Sometimes You’re Not Ready

Sometimes you’re not ready to hear the bad news.

Bad news:  the news the doctors need to tell you, the diagnosis, the prognosis, the estimations, the best guesses.  Sometimes, even if you want to be, emotionally you’re just not there yet.

When Wendy was struck with her initial illness,  the doctors didn’t have a lot of positive things to say.  She was incredibly sick, and if she survived, there would be a lot of lingering health problems to contend with.  I could tell just by the looks on their faces during morning rounds that things were not going well.  Many years later, the division chair of Infectious Disease told me, “I dreaded coming into your room every day, because I never had any good news for you.”

They did their best to deliver the bad news to us slowly, and sometimes we were receptive to it, and sometimes we weren’t.  It is hard to hear from anyone that your world has been completely altered and some doctors are better at delivering bad news than others.

I remember one of the first doctors who came in to deliver bad news.  It turns out that Wendy’s pancreas was pretty much destroyed, making her an insulin dependent diabetic.  Unfortunately, that is  how the doctor opened the conversation, over Wendy’s hospital bed, in the Pediatric Intensive Care Unit.  She looked at me and said, “Don’t worry, some day in the future Wendy will come to you and want a cupcake, and you’ll know that it’s so many carbs, and you’ll give her the insulin.”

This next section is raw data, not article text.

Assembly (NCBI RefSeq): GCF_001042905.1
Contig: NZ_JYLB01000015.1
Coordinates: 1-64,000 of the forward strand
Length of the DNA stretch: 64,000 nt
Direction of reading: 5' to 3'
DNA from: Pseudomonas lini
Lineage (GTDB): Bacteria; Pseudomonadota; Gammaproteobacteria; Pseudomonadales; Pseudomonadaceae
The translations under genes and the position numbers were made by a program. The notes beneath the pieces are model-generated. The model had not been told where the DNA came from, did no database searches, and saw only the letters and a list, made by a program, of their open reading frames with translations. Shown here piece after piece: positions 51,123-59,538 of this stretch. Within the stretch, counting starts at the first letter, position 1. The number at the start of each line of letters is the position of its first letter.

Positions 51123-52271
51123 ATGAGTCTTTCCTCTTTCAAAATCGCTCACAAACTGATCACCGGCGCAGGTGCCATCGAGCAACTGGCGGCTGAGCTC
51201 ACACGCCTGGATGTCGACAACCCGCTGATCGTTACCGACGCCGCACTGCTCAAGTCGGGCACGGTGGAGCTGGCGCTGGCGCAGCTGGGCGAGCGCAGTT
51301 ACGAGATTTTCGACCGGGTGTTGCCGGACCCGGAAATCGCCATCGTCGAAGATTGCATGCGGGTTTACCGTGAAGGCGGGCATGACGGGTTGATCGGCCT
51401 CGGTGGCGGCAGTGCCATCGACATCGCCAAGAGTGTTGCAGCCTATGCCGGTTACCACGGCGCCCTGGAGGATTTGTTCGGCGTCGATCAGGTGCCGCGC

And I remember thinking,  in that moment, that she was absolutely crazy.  I would never, NEVER, be that ok with giving my daughter insulin.  I thought that she might as well be telling me that I’d never notice that hook she now has for a hand and she will eventually learn how to tie her shoe. (Just an example, Wendy’s hands are fine.)  I remember thinking that it was all too overwhelming to bear.  Blood sugar checks eight times a day?  Shots?  Carb counting?  Seriously, What the Hell?  How could this doctor be so callous in her delivery?  Didn’t she have a heart?

A few years later, when Wendy was in kindergarten, a student brought in cupcakes, and the nurse called me.  I approved the cupcake, instructed the nurse to give her insulin for sixty carbs, and hung up the phone, no problem.

Instantly I remembered that day in the hospital.

Damn. That doctor was right.  I just wasn’t ready to hear it.

While Wendy was initially in the hospital, other days were harder.  The day the doctors took us into the conference room to break the bad news about Wendy’s long term condition.  The charts we had to look at, the medicines we would be expected to give.  I remember crying so much that there was no point in trying to stop the tears with a tissue, they just silently ran down my face.  The doctors looked at me with pity and said, “We can do this another time,”  and I replied, “I’ll cry like this then too, let’s just get it over with.”